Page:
Saturday, December 17, 2011

Mission Accomplished in Iraq?

By Scott Cavanagh
Behind the blast doors of a heavily fortified compound in Baghdad, the U.S. military officially ended its mission in Iraq on Thursday. The brief ceremony, attended by no senior members of the Iraqi government, brought to a close the longest and most expensive war in the nation’s history—one that cost the lives of nearly 4,500 U.S. soldiers and over 100,000 Iraqi civilians. Another 32,000 brave young men have been wounded and over $800 billion in national treasure squandered--all for the removal of a third-rate dictator in charge of an army we crushed in a week and who posed no threat to our national security, had no involvement in the 9/11 attacks and possessed no weapons of mass destruction.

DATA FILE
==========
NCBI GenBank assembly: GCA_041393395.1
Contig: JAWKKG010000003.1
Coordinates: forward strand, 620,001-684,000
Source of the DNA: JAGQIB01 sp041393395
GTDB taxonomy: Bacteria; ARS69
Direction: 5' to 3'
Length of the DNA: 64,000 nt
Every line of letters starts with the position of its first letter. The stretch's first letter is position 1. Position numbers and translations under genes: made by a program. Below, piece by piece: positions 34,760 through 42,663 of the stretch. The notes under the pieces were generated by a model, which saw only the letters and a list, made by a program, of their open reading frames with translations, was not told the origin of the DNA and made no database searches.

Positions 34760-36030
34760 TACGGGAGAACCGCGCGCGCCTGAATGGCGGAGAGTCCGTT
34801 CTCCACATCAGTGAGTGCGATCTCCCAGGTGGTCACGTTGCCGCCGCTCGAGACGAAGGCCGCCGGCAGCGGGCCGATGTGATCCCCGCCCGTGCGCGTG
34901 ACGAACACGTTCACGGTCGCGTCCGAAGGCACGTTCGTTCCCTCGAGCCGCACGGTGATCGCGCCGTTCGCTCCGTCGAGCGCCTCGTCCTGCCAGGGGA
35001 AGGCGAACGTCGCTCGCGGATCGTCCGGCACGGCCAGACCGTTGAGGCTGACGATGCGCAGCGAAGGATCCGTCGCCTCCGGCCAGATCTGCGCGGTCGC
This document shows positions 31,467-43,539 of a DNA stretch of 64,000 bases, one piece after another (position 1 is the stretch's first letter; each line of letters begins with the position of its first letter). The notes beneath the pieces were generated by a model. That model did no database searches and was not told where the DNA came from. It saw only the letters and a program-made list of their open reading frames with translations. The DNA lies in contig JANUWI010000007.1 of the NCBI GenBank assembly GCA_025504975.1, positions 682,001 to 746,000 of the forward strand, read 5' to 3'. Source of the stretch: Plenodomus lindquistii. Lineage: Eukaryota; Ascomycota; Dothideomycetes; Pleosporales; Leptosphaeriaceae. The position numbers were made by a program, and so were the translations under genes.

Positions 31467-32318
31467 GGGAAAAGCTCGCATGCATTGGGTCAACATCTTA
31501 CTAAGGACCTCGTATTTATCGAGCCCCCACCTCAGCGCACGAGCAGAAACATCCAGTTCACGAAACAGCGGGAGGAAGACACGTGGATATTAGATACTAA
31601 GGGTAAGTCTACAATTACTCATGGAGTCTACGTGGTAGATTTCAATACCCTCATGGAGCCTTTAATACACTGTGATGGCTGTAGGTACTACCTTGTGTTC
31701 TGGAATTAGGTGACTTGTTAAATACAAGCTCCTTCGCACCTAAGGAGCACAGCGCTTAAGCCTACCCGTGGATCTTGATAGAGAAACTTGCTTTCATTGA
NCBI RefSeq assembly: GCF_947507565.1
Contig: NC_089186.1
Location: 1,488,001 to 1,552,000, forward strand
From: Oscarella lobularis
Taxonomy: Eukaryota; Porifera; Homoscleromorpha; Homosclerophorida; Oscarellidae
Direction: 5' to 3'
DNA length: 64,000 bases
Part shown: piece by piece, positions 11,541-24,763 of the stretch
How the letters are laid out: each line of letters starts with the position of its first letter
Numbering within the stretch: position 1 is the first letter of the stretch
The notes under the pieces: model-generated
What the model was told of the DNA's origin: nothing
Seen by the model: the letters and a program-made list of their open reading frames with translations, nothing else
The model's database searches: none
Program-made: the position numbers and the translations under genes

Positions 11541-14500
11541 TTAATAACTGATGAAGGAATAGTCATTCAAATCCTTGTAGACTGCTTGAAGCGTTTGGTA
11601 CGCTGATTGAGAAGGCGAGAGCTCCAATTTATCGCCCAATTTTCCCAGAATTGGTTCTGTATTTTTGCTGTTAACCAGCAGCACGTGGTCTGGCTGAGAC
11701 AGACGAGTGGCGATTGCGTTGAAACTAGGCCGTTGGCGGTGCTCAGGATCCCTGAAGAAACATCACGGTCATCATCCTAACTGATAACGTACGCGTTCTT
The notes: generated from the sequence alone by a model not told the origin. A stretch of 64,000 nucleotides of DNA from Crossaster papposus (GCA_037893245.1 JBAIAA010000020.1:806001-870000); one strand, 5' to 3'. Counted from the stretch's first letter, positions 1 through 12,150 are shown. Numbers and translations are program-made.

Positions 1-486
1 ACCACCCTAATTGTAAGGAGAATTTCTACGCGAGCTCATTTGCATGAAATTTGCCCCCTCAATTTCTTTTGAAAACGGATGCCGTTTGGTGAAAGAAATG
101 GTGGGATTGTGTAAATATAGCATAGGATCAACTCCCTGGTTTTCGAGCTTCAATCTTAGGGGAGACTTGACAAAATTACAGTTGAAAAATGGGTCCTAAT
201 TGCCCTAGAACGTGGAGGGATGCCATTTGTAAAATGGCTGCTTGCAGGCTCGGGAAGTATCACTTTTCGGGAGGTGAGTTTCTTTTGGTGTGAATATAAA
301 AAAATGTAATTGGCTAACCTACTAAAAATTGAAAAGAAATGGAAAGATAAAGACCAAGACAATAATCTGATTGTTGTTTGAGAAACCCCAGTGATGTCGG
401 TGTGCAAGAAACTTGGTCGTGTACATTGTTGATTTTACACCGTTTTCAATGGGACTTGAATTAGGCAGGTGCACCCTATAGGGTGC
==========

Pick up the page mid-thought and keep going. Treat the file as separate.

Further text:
Nine years after former President George W. Bush declared “Mission Accomplished," gun battles rage in the streets of a country at the mercy of an emboldened Iran—one no longer countered by Saddam Hussein’s army and threats of advanced weaponry—while our soldiers leave for home under the cover of darkness and heavy security. The architects of this fiasco should be in prison.

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